BERNARD, John (1630-79), of Brampton Park, Hunts.

Published in The History of Parliament: the House of Commons 1660-1690, ed. B.D. Henning, 1983
Available from Boydell and Brewer

Constituency

Dates

Family and Education

b. Nov. 1630, 1st s. of Sir Robert Bernard, 1st Bt., of Huntingdon by 1st w. Elizabeth, da. of Sir John Tallakerne of Ashen Hall, Essex. educ. Huntingdon g.s.; Christ’s, Camb. 1645; M. Temple 1645, called 1649. m. (1) 26 Feb. 1656, Elizabeth, da. of Oliver St. John, l.c.j.c.p., of Thorpe Hall, Northants., 1s. 7da.; (2) lic. 30 Aug. 1670, Grace, da. of Sir Richard Shuckburgh, of Shuckburgh Hall, Warws., s.p. suc. fa. as 2nd Bt. 18 Apr. 1666.1

Offices Held

Commr. for assessment, Hunts. 1657, Aug. 1660-d., Huntingdon Aug. 1660-1, 1664-d., Mdx. 1673- d. , militia, Hunts. Mar. 1660; j.p. Hunts. Mar. 1660-70, 1673-d.; commr. for sewers, Lincs. Aug. 1660; conservator, Bedford level 1669-75.2

Biography

Bernard was descended from a younger son of the Northamptonshire family. His father was recorder of Huntingdon and represented the borough in the Short Parliament. Bernard bought the Brampton estate, two miles from the town, in 1653. A domineering lord of the manor, he used his legal training to drive the smaller freeholders out. With his brother-in-law Nicholas Pedley he defeated the Montagu candidates for Huntingdon at the general election of 1660. But on no Apr. he obtained a pass for Holland, where he could hope to counteract the influence of Edward Montagu I at Court, and perhaps to solicit the baronetcy that was granted to his father in 1662. He was not an active Member of the Convention, serving only on the committee of elections and privileges and on two others of minor importance, and making no recorded speeches. He is likely to have voted with the Opposition.3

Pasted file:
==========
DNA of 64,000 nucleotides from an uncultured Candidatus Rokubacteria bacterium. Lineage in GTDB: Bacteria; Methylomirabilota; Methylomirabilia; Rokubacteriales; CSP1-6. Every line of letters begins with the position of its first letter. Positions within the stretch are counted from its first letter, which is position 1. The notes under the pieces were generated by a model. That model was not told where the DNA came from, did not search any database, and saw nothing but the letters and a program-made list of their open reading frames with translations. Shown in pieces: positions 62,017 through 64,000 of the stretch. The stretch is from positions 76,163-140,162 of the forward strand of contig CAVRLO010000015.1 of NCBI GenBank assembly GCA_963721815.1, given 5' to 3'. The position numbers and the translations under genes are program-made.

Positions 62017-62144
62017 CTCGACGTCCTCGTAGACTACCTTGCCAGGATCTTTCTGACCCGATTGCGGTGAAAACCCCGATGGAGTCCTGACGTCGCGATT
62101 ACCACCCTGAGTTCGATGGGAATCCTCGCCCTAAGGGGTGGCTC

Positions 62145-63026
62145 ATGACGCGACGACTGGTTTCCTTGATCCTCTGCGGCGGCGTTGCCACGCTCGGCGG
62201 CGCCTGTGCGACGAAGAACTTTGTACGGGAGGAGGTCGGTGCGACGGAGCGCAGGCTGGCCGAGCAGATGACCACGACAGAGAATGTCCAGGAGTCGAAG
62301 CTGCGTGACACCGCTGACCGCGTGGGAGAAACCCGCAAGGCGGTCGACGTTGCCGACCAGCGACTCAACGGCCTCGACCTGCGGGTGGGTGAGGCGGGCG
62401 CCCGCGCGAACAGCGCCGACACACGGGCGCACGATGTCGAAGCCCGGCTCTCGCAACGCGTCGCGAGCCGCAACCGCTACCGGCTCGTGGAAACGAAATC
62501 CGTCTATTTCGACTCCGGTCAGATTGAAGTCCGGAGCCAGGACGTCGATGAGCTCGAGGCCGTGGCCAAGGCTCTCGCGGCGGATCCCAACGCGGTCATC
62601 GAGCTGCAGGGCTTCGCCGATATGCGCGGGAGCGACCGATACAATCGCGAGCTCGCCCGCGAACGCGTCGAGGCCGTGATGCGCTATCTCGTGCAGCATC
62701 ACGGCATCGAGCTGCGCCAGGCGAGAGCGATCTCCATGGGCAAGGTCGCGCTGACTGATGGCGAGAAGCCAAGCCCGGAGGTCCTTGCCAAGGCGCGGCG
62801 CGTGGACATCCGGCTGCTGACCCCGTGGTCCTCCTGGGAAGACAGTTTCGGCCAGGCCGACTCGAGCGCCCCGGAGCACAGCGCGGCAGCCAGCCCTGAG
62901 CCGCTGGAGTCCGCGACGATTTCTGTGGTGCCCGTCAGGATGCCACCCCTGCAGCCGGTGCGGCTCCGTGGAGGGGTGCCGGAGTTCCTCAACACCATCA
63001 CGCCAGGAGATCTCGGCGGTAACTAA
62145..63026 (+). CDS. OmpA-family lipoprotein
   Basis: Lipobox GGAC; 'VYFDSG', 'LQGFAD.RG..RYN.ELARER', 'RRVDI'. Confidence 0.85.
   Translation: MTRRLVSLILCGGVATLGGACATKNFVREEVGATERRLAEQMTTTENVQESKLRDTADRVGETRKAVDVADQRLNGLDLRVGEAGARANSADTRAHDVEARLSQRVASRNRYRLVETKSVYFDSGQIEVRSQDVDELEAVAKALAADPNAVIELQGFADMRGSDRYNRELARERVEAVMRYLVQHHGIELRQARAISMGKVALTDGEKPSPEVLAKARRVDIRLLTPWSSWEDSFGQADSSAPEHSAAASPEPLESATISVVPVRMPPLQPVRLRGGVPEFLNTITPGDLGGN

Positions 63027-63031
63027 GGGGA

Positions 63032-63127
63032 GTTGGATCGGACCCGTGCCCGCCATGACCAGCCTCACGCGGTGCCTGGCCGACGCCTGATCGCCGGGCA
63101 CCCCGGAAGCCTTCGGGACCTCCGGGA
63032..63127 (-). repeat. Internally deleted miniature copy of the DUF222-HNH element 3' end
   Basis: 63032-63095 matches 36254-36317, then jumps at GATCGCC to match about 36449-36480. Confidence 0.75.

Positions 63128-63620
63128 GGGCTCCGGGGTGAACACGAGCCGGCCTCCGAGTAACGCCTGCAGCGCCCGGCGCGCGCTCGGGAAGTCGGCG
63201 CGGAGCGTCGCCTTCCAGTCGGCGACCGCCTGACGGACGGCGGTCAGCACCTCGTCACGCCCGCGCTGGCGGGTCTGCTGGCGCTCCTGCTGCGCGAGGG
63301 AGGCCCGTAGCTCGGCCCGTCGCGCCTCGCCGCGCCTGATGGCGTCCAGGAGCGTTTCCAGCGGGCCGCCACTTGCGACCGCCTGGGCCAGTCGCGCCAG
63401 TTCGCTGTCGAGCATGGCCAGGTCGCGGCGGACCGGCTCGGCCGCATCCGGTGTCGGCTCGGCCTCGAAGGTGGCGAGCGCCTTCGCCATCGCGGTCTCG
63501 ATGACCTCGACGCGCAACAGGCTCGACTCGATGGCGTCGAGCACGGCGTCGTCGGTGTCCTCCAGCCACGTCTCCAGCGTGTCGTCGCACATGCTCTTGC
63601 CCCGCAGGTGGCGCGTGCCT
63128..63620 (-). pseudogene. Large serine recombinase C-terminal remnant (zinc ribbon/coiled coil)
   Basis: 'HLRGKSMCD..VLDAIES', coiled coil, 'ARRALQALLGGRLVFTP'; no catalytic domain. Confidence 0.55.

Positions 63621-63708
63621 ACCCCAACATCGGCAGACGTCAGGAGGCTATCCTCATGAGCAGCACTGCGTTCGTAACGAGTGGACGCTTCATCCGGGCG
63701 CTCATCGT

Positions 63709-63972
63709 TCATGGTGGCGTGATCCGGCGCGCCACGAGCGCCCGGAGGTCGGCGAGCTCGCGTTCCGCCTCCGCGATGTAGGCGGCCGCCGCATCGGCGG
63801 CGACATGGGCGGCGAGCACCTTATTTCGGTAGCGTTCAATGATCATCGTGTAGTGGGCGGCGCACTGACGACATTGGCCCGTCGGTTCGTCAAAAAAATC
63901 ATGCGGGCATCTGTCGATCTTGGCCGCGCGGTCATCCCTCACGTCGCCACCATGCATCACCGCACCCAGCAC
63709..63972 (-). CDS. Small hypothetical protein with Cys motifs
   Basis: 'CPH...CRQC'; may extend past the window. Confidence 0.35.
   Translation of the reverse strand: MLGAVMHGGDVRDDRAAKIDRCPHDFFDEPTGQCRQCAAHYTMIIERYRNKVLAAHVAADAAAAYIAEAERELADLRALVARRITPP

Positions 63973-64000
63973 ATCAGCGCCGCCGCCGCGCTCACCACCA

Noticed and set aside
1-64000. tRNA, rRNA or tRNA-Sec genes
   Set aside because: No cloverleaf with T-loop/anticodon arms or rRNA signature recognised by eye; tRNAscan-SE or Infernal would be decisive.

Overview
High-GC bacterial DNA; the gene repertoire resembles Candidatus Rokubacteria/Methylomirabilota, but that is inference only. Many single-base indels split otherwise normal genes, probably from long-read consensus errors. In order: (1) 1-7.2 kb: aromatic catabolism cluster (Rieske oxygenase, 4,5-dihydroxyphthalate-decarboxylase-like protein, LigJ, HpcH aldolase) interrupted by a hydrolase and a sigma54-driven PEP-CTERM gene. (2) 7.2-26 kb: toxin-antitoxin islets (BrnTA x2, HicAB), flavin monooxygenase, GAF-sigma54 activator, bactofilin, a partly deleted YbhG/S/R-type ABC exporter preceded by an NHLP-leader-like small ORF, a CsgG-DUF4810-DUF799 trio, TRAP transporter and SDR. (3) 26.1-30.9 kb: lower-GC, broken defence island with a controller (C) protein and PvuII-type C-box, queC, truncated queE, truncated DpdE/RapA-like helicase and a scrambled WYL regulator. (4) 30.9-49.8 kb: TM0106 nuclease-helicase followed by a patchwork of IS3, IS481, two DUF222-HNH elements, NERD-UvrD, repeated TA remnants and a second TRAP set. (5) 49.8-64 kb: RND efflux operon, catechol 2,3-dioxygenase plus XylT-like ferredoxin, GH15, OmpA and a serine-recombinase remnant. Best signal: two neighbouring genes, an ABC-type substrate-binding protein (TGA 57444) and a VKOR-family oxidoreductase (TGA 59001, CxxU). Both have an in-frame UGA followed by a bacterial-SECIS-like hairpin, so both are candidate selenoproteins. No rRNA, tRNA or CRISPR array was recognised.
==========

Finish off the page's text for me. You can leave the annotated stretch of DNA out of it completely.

It is not known whether Bernard stood again at Huntingdon, where his father continued as recorder till removed by the commissioners for corporations. He had the courage to shelter his first wife’s father before the Cromwellian chief justice fled the country, and the longstanding conventicle at Brampton may have owed something to his protection, as well as the bishop of Lincoln’s tolerance. He either resigned or was removed from the commission of the peace in July 1670, presumably because of his opposition to the Conventicles Act. He stood for the county in November 1673, adjuring the electors to ‘come and bring all our friends to deliver us from bondage’. But he was defeated in a heavy poll. He died on 25 June 1679, and was buried at Brampton. His widow married Thomas Mariet.4

Ref Volumes: 1660-1690

Authors: M. W. Helms / E. R. Edwards

Notes

  • 1. Lysons, Environs, ii. 319; Bridges, Northants. i. 404; M. Noble, Mems. Cromwell Fam. ii. 30.
  • 2. S. Wells, Drainage of the Bedford Level, i. 459-61.
  • 3. Pepys Diary, 28 Mar. 1660, 17 May 1667; CSP Dom. 1659-60, p. 574.
  • 4. Pepys Diary, 12 Oct. 1662, 1 Feb. 1663; A. G. Matthews, Calamy Revised, 3; SP29/360/110; Grey